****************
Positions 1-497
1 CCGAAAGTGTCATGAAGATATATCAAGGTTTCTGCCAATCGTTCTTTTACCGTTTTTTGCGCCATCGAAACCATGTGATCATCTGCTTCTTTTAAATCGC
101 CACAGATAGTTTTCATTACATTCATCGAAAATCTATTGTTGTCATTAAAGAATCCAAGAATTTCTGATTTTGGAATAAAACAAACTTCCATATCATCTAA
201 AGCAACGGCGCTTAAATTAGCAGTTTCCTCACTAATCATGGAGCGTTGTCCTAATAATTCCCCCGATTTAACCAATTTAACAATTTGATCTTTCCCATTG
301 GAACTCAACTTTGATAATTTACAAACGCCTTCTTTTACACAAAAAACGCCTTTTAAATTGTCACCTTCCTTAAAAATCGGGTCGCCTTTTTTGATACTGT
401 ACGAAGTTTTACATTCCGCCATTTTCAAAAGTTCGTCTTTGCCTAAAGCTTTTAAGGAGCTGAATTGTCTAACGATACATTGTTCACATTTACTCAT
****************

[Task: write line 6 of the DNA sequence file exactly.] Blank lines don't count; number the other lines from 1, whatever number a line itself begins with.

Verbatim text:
401 ACGAAGTTTTACATTCCGCCATTTTCAAAAGTTCGTCTTTGCCTAAAGCTTTTAAGGAGCTGAATTGTCTAACGATACATTGTTCACATTTACTCAT